After getting the TOR from the EAC / SEAC environment impact assessment report is prepared on the basis of TOR.
- Stage (3): Public Consultation
In this views of the public are addressed and emphasis was laid on their views
- Stage (4): Preparation of Final EIA
A final EIA report is prepared in which new TOR is also mentioned.
- Stage (5): Appraisal
This detailed study of all the documents is done by the Experts.
- Stage (6): Grant or Rejection of Prior Environment Clearance.
After hearing all the comments from the public, officers and scrutinizing the documents the EAC/SEAC make the decision to grant or reject the Prior Environmental Clearance.
The Prior Environment Clearance process for Category ‘B2’ which is required to be placed before Appraisal Committee, will consist of a maximum of three stages. The three stages, in sequential order, are:
- Stage (1): Preparation of EMP Report
In the case of Category B2 projects, the preparation EMP report is necessary. EMP Stands for environment management plan & it covers the design, construction, commissioning, and operation and maintenance phases of each project component. The EMP recognizes the main environmental issues across the project and provides methods and plans for managing them effectively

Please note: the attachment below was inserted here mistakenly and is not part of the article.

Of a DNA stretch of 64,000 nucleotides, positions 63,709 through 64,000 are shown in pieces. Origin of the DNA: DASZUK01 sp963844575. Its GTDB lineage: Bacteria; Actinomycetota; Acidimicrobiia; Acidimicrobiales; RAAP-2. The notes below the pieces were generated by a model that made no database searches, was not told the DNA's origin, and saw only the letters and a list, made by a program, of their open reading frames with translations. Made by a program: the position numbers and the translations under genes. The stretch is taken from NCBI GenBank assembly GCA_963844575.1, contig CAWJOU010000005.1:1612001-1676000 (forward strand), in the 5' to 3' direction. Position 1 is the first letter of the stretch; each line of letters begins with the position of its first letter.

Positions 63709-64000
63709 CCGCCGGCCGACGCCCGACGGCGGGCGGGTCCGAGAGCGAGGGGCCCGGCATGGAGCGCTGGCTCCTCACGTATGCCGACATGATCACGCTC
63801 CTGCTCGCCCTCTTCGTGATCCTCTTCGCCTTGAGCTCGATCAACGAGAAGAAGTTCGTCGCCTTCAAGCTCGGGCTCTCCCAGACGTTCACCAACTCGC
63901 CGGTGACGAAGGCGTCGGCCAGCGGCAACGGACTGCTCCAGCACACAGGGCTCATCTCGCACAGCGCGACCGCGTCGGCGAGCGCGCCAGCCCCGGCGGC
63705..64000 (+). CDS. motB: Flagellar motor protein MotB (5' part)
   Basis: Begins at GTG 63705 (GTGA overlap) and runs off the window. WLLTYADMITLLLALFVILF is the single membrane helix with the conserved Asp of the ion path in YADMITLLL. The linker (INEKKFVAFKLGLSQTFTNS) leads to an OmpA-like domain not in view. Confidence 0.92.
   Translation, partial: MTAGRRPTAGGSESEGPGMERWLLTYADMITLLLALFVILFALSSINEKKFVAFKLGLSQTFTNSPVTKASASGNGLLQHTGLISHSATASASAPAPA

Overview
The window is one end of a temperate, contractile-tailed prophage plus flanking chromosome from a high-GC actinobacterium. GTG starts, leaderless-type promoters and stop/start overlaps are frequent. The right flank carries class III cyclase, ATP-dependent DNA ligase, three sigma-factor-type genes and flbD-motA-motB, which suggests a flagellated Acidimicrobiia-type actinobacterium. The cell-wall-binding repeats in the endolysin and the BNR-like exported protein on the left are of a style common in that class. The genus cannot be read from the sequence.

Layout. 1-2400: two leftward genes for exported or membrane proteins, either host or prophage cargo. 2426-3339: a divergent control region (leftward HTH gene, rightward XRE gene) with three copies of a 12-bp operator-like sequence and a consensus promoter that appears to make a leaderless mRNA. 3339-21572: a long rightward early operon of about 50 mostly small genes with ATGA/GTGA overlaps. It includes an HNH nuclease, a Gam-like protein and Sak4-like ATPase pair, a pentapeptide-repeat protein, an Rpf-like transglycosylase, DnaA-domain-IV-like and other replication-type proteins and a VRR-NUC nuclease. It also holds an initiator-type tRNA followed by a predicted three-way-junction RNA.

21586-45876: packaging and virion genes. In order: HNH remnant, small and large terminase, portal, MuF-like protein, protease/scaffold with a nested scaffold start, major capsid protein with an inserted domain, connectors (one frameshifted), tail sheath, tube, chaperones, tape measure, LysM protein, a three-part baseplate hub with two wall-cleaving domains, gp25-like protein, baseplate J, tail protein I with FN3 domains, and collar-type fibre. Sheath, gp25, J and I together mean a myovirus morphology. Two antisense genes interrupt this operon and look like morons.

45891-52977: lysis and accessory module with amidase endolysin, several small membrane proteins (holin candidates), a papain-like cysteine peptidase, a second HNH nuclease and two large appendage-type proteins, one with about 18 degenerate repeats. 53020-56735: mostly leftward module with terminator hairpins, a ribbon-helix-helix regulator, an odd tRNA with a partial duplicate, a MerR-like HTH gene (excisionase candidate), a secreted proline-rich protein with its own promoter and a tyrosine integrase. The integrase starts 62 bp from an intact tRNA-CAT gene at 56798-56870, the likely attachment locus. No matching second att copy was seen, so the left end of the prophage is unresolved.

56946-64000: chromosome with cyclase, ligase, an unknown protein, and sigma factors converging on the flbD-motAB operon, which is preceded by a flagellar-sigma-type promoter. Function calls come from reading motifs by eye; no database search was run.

- Stage (2): Appraisal
In this detail study of all the documents is done by Experts.
- Stage (3): Grant or Rejection of Prior Environment Clearance
After hearing all the comments from the public, and officers and scrutinizing the documents the EAC/SEAC make the decision to grant or reject the Prior Environmental Clearance.
The Prior Environment Permission process for Category ‘B2’ that are not required to be placed before Appraisal Committee, will consist of a maximum of two stages. The three stages, in sequential order, are:
- Stage (1): Preparation of EMP Report
In the case of Category B2 projects, the preparation EMP report is necessary. EMP Stands for environment management plan & it covers the design, construction, commissioning, and operation and maintenance phases of each project component. The EMP identifies the main environmental issues related to the project and provides strategies and plans for managing them effectively
- Stage (2): Verification of completeness of the application by the Regulatory Authority
- Stage (3): Grant or Rejection of Prior Environment Permission
Validity of Prior Environment Clearance
The validity of the period of the prior Environmental Clearance involves 2 phases of the project:
Construction or Installation Phase
The construction or installation phase means the period from the date of grant of prior-EC Completion of all construction activities, in the case of construction projects Completion of installation of plant and machinery including the commencement of production operations in all other cases.